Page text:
Education Law "3635(1)(a) requires boards of education to provide transportation to and from the school a student legally attends. Where a student is enrolled in a nonpublic school located more than 15 miles from his home, the board of education may designate a centralized pick-up point from which to transport the student to the nonpublic school (Education Law "3435[1][b]). It is the parent's responsibility to transport the student from home to the pick-up point (Appeal of Kelsey, 38 Ed Dept Rep 396, Decision No. 14,063). There is no dispute that petitioner's home is more than 15 miles from CBA. Therefore, the requirement that Justin be transported from the high school as a centralized pick-up point, and that petitioner transport him to the pick-up point, is entirely within the requirements of law. Respondent is not required to provide home to school transportation for Justin.

Moreover, a board of education has broad discretion to determine how transportation should be provided (Appeal of Reich, 38 Ed Dept Rep, 565, Decision No. 14,094; Appeal of Maria C., 38 id. 227, Decision No. 14,021). The Commissioner of Education will uphold a district's transportation determination unless it is arbitrary, unreasonable or an abuse of discretion (Appeal of Reich, supra; Appeal of Maria C., supra; Appeal of Corcoran, 36 Ed Dept Rep 324, Decision No. 13,737). The record indicates that respondent set an earlier time for students such as Justin to arrive at the centralized pick-up point for transportation to CBA because that school changed to an earlier starting time, and respondent wished to ensure that students arrived at CBA on time. A transportation scheme that consistently delivers students late to nonpublic schools and on time to public schools is not reasonable (Appeal of Hacker, 28 Ed Dept Rep 141, Decision No. 12,058; Appeal of Jeffers, 26 id. 408, Decision No. 11,804). Accordingly, it was reasonable for respondent to change its transportation schedule so that students would consistently arrive on time at CBA.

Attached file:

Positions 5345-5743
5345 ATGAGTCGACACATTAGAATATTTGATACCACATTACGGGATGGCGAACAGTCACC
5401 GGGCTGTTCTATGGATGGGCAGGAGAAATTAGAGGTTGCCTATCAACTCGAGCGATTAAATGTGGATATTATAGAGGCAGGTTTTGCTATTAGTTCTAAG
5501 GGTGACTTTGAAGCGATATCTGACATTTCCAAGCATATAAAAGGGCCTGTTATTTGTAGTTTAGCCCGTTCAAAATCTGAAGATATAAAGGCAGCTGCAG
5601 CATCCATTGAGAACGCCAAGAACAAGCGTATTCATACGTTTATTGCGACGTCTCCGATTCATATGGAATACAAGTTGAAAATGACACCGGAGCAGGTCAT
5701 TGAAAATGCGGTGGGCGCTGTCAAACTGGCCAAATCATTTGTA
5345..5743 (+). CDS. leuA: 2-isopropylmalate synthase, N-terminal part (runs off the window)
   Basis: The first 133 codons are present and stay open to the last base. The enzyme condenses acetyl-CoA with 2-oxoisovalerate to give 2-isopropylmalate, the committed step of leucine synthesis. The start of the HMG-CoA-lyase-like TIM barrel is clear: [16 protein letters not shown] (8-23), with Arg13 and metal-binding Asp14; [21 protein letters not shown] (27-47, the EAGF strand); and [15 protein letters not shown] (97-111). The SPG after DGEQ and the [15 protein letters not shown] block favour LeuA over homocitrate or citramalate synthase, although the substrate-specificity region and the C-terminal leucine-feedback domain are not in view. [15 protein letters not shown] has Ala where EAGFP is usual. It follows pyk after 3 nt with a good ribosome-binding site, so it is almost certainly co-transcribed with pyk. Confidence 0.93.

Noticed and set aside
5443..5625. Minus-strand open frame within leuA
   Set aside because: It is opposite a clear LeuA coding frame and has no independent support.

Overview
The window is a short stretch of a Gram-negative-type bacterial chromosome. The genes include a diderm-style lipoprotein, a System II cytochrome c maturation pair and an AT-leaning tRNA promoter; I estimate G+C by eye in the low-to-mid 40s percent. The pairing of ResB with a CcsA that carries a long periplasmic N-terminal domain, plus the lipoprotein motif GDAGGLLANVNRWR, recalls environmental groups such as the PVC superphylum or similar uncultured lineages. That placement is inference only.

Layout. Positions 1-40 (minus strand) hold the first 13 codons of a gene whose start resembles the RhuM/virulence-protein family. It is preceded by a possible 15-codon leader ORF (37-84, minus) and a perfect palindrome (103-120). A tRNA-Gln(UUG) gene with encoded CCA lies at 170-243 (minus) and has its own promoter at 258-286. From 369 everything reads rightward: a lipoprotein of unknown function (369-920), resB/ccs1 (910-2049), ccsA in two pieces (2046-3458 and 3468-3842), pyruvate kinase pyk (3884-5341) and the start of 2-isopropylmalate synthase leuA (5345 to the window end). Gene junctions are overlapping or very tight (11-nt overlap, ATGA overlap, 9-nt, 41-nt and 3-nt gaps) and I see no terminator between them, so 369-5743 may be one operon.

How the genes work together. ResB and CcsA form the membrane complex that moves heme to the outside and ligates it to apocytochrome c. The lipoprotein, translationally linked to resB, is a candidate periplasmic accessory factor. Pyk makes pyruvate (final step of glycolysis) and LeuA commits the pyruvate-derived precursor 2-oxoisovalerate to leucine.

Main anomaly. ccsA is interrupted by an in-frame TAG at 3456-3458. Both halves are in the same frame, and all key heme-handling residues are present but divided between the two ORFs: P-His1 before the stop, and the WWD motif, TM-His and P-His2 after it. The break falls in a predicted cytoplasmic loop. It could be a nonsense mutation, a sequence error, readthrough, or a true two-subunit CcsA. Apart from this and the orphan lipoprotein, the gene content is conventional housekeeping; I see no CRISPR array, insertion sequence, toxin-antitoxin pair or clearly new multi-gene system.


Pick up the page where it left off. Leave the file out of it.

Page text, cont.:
Petitioner alleges that, because of respondent's current transportation schedule, she must transport her son to the centralized pick-up point established for CBA students, while leaving her daughter to wait for the bus at home at the bus stop. In essence, petitioner contends that where a school district's transportation arrangements require a parent to transport one child to a pick-up point while a younger sibling remains home alone at a bus stop, the arrangement is hazardous perse so as to be arbitrary or unreasonable. However, there is no legal basis for petitioner's claim. The fact that young children are required to wait at a bus stop alone is not hazardous perse, so as to require respondent to provide alternative transportation arrangements. Moreover, even if hazard were demonstrated here, the Education Law does not require or permit eligibility for transportation to be determined on the basis of hazard (Pratt v. Robinson, 39 NY2d 554; Appeal of Clancy, 37 Ed Dept Rep 280, Decision No. 13,859).

Based on the record before me, I find that respondent's denial of petitioner's request for transportation for Justin from home to the designated centralized pick-up point for transportation to CBA was reasonable under the circumstances, and in compliance with law.